This is rushed. It is also unfair to publish league tables based on something we knew nothing about before September 2010. Some school leaders will metaphorically raise two fingers to the system and allow their pupils to keep studying subjects appropriate to them. Others will be running around like Corporal Jones transforming their Key Stage 4 curriculum.

Now, maybe more children should be studying languages, geography and history. But the government needs to make a reasoned case for this rather than coming up with this wizard wheeze of using league tables to twist people's arms. What if we just didn't have league tables?

Tuesday, 11 January 2011

OFSTED survey of MFL teaching

By Hannah Richardson - BBC web site, 11 January

"Language lessons are "weak" in too many secondary schools in England, Ofsted has said.
Pupils were not given enough chances to use the language they were learning in class, often because teachers were not prepared to do so, it added.
In some schools, reading was not taught beyond exercises in course books or previous exam papers.
But primary schools were found to be doing well in developing the teaching of modern languages.
Reporting on developments in language teaching since 2008, Ofsted drew on evidence of visits to 92 primary schools, 90 secondary schools and one special school.
Since languages were made non-statutory in 2004, the proportion of students taking language GCSEs has fallen from 61% in 2005 to 44% in 2010.
But the previous government had required all primary schools to offer languages to older pupils (Key Stage 2) by 2010.

Inspectors said progress towards providing this entitlement was good and that achievement was good or outstanding in six out of 10 primary schools visited.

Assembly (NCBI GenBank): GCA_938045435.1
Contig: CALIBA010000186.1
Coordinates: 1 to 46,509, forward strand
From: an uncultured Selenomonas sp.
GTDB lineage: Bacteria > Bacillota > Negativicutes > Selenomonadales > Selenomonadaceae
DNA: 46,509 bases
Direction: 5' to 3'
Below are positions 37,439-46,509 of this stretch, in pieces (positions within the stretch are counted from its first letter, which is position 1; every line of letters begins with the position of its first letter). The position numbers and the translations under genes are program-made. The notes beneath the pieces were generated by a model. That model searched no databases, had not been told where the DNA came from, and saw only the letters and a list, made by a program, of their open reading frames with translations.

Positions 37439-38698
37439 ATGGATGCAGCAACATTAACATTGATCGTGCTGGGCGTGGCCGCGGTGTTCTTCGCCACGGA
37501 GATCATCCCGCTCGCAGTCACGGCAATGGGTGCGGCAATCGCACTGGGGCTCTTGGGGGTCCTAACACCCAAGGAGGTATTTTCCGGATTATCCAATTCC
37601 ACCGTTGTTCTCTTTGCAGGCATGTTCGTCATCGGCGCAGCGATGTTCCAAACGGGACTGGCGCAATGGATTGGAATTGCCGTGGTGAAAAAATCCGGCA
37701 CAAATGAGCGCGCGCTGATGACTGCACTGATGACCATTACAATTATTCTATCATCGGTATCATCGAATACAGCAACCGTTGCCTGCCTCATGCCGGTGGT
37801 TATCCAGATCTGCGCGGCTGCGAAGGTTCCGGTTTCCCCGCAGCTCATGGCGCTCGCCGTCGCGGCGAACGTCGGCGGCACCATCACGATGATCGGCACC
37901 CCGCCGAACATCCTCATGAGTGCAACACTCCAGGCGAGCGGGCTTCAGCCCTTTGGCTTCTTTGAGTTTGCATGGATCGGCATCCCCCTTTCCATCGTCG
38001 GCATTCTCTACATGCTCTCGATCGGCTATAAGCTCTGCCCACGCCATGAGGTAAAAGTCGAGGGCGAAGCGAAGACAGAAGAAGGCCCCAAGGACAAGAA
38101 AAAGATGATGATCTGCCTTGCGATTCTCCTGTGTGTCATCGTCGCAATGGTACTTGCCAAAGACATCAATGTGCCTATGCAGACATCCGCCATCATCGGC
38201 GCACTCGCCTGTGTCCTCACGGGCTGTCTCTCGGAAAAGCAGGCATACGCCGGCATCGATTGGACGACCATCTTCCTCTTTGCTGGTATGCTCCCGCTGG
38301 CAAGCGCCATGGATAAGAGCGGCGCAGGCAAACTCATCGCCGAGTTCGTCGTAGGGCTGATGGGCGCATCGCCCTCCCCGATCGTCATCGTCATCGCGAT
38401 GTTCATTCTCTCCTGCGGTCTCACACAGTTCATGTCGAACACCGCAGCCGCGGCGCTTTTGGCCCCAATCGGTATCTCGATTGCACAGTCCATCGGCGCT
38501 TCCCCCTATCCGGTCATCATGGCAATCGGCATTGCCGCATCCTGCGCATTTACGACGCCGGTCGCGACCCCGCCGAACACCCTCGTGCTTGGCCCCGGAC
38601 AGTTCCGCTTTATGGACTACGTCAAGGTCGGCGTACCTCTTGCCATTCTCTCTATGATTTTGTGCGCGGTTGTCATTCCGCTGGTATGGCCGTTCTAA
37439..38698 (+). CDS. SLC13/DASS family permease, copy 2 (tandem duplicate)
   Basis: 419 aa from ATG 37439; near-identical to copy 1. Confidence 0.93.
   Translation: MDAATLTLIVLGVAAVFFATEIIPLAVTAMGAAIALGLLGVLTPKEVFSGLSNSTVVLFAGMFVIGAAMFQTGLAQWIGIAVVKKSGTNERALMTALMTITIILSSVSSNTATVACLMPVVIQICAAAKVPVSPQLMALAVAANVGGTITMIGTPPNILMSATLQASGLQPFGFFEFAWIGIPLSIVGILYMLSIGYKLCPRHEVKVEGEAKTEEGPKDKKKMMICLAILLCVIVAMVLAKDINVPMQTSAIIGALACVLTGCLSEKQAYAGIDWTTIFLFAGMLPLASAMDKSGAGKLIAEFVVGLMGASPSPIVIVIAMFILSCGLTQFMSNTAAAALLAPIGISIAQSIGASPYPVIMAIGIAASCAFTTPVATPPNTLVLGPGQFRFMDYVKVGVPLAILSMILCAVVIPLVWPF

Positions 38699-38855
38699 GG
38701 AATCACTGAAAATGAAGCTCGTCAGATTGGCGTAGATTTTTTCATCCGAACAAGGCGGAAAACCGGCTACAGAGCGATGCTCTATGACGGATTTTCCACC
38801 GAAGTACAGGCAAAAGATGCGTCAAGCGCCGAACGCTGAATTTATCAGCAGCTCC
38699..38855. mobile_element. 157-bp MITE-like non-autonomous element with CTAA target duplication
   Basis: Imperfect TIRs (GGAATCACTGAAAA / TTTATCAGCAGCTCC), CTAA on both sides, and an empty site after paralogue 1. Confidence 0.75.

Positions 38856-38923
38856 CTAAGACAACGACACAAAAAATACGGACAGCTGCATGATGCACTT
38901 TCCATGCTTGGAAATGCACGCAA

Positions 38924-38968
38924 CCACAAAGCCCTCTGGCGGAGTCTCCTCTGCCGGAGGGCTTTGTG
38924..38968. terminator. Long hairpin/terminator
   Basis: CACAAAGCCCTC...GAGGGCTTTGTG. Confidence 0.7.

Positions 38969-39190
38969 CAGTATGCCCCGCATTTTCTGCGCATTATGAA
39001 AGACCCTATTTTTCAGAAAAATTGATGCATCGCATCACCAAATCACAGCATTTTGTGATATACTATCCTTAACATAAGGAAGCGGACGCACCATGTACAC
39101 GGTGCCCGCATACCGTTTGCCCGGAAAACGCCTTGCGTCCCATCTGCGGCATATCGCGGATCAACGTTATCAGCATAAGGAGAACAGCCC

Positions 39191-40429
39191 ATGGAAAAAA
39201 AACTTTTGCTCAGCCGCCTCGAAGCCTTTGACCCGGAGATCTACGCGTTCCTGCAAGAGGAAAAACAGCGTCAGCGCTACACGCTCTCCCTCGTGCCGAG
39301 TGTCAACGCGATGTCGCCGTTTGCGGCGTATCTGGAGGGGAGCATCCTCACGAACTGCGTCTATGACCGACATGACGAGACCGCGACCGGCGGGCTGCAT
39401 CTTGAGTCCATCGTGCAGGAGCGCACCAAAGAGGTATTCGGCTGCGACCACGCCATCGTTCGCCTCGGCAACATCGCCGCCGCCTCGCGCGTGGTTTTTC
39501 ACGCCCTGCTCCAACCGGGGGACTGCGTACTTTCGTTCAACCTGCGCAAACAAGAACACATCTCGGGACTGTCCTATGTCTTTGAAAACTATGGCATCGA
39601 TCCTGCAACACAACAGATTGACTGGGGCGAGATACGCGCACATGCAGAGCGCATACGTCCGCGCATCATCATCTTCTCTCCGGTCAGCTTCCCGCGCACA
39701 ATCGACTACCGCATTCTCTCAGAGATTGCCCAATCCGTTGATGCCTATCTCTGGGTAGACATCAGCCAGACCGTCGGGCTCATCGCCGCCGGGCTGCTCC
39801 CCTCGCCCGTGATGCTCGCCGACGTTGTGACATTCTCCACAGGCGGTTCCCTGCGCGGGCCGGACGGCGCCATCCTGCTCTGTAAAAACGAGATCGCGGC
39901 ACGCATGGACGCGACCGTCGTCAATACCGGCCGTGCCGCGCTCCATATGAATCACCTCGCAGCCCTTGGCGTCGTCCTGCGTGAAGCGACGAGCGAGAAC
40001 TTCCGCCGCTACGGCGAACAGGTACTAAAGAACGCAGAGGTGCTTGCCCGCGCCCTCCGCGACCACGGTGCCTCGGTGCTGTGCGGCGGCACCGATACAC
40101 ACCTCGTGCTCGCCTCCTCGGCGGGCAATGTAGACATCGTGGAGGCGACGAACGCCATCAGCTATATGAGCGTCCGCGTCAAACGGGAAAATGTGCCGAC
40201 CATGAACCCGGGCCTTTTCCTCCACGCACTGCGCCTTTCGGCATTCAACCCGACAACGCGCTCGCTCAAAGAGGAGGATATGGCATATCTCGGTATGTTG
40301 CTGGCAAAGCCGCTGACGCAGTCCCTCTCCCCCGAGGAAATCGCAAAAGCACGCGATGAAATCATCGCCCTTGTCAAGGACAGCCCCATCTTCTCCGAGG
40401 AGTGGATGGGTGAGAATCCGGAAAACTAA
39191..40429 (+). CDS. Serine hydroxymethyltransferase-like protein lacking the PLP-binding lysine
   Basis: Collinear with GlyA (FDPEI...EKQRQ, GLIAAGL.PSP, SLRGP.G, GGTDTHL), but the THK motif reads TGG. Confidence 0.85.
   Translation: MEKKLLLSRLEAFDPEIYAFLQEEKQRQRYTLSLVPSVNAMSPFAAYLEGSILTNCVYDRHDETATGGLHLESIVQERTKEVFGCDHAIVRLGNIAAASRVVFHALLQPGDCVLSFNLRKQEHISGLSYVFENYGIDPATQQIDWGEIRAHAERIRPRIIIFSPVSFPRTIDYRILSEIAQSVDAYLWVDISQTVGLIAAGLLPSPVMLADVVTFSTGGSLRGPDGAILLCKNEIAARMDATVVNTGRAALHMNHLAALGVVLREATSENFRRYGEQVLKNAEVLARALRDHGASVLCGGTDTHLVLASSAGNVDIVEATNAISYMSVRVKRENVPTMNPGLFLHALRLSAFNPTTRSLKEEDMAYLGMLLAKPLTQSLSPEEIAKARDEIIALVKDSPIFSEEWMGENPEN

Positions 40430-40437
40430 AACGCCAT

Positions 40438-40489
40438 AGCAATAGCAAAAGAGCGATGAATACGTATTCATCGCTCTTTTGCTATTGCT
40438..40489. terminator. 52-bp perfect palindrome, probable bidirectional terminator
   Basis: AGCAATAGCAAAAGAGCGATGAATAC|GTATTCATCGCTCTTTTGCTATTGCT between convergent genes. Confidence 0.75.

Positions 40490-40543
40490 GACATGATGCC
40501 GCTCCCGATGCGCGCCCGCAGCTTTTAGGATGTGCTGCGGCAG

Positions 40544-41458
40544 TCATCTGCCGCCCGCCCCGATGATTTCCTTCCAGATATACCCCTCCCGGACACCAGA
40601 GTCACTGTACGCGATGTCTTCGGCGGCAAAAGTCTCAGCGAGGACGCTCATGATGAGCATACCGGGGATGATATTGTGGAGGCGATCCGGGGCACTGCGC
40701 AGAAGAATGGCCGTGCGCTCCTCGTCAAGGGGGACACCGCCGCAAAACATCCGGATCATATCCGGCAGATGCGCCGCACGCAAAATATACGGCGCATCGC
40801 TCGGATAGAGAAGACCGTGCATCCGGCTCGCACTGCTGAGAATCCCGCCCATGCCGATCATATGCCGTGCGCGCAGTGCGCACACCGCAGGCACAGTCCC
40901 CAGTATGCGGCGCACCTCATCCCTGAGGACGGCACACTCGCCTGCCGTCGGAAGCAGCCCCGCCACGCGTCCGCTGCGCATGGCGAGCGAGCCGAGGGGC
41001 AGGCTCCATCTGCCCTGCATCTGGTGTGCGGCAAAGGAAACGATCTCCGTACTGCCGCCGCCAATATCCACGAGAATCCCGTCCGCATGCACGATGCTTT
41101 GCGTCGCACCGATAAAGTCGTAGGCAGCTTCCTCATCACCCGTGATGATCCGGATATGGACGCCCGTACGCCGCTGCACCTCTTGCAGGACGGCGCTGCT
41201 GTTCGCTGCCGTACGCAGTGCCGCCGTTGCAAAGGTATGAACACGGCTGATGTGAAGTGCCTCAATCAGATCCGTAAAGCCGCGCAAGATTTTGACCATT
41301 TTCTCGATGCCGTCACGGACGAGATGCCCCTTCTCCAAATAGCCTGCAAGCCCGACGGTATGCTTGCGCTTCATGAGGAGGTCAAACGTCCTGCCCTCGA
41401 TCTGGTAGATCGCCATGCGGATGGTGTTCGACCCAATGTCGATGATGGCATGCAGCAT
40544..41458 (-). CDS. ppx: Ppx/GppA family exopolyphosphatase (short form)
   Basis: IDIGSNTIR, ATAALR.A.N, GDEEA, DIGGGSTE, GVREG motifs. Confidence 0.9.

They also said pupils' enjoyment of language learning in primaries was "clear".
"They were usually very enthusiastic, looked forward to lessons, understood why it was important to learn another language and were developing a good awareness of other cultures," the report said.
However, Ofsted added: "Secondary schools were not always building effectively on the progress made by children at primary schools."
It recommended that secondary schools think urgently how they could best build on the advances in primary school language teaching and learning.
Although inspectors found progress was good or outstanding in more than half of the 470 lessons observed, they said there "weaknesses" in too many lessons - particularly in speaking, listening and reading.

They also highlighted the lack of opportunities for students to use the languages they were learning.
The report said: "Too often, students were not taught how to respond to everyday requests and thus routine work in the target language and opportunities to use it spontaneously were too few."
Inspectors also criticised the way reading was taught in some schools.
They said that in these schools: "Reading was not taught beyond exercises in course books or previous examination papers and teachers made insufficient use of the wealth of authentic material that is available to develop students' speaking, listening, writing, knowledge about language, language learning strategies and intercultural awareness."
Nonetheless, most secondary students were found to have positive attitudes to learning languages despite low take-up at GCSE. But inspectors warned that GCSE teaching focused on achieving good exam results and that this did not always prepare pupils for study at a more advanced level.